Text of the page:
“Since 2006, DHS has paid out $39 million in legal settlements due to the agency’s inability to consistently keep children in their care safe from abuse and neglect,” the audit said. “While some risk exposure is expected within the Child Welfare program, the frequency and amount of these legal awards suggest a lack of strategic risk management within the agency and an unhealthy tolerance for serious risks to children.”

    The audit said The Strengthening, Preserving and Reunifying Families Act passed by the Oregon Legislature in 2011 has focused DHS efforts on keeping children with their families when possible, but the effect on child outcomes is not clear.

    The legislation promotes supportive services for families, including alcohol and drug treatment for parents, the creation of safety plans for kids left in their family homes and supervised housing where parents and children can live together while engaged in family strengthening activities, according Oregon Revised Statutes.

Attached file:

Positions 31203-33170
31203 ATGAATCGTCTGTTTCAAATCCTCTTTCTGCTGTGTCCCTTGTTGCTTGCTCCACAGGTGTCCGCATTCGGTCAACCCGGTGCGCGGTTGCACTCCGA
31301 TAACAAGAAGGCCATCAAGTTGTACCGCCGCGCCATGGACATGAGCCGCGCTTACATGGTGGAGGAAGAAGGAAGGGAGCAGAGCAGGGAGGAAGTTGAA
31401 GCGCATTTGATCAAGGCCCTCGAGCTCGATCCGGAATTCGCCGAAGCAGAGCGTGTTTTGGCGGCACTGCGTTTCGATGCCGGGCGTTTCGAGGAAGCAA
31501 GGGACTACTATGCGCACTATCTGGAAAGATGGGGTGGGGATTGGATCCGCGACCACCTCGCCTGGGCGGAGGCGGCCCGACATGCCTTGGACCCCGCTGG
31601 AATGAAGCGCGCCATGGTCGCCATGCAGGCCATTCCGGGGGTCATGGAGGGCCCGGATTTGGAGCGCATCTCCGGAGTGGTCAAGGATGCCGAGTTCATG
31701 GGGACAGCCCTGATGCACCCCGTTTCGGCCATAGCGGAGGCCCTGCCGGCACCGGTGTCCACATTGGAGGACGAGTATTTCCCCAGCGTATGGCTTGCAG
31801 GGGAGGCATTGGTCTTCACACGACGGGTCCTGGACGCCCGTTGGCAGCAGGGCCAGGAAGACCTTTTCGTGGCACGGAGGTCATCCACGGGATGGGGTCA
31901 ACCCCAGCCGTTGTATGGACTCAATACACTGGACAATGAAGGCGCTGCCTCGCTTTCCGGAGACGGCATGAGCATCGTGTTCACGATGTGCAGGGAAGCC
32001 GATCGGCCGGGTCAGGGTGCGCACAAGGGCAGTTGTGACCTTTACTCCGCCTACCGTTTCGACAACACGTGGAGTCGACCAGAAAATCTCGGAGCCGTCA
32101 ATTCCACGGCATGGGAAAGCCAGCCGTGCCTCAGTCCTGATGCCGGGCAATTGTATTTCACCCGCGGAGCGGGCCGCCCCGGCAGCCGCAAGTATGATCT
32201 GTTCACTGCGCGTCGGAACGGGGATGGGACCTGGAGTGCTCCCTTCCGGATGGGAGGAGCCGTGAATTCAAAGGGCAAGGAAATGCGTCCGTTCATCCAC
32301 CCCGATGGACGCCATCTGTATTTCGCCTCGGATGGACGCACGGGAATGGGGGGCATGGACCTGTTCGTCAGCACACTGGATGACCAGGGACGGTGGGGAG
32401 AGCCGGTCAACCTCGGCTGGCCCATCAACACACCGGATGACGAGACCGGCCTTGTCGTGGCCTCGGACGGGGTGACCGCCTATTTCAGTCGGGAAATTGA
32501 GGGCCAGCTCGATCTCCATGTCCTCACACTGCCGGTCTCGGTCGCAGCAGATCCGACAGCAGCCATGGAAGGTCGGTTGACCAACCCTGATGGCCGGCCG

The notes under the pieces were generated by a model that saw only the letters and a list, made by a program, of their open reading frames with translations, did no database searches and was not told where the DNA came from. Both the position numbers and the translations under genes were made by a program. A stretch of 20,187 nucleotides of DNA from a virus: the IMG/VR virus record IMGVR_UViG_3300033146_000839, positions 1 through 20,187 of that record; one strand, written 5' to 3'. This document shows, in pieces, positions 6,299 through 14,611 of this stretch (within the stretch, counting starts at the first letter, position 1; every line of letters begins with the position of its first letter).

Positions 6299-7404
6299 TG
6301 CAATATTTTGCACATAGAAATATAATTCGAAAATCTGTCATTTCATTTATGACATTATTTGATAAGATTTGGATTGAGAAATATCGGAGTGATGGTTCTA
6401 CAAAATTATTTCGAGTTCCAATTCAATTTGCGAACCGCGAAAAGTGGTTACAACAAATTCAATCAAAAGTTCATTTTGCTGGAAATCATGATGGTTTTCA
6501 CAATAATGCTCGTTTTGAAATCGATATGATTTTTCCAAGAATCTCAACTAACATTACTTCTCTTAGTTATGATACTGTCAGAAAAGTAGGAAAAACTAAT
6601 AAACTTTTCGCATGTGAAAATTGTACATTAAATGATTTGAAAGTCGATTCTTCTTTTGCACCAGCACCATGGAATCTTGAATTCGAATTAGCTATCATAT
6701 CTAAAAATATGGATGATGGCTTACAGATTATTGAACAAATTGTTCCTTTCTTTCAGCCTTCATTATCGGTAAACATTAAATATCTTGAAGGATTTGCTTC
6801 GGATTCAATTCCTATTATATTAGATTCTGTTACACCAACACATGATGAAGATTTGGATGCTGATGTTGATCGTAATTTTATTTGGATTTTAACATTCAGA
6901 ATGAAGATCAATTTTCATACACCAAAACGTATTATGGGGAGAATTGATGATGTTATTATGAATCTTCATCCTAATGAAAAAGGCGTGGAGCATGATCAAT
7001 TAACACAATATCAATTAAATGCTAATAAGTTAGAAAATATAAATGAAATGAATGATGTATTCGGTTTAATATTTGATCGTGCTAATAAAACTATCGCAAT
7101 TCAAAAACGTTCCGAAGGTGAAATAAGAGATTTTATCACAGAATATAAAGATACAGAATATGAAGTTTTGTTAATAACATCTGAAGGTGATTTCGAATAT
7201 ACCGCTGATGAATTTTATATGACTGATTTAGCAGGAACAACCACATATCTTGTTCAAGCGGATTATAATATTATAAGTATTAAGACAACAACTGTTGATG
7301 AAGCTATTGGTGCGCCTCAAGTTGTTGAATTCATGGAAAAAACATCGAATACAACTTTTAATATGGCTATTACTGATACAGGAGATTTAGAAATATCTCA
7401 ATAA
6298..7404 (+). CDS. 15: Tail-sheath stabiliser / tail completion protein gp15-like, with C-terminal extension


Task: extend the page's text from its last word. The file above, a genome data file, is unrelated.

According to the lawsuit, OnTrack had a contract with DHS to provide Strengthening, Preserving and Reunifying Families Act services to families, including the girls and their mother.

    In a separate local lawsuit filed against DHS in 2017, the state agency is being sued for $5.25 million over allegations it placed a baby boy in foster care with his aunt, whose boyfriend savagely beat the baby.

    The lawsuit said DHS failed to adequately evaluate the aunt as a foster care provider and didn’t investigate whether a foster child would be safe in the presence of the boyfriend, Petey Ray Henthorne.

    That civil case is scheduled to go to trial in April 2019, according to Jackson County Circuit Court records.

    In a criminal case, a jury found Henthorne guilty of first-degree assault and first-degree criminal mistreatment in 2017. He was sentenced to 7 1/2 years in prison.

    Reach Mail Tribune reporter Vickie Aldous at 541-776-4486 or Follow her on Twitter @VickieAldous.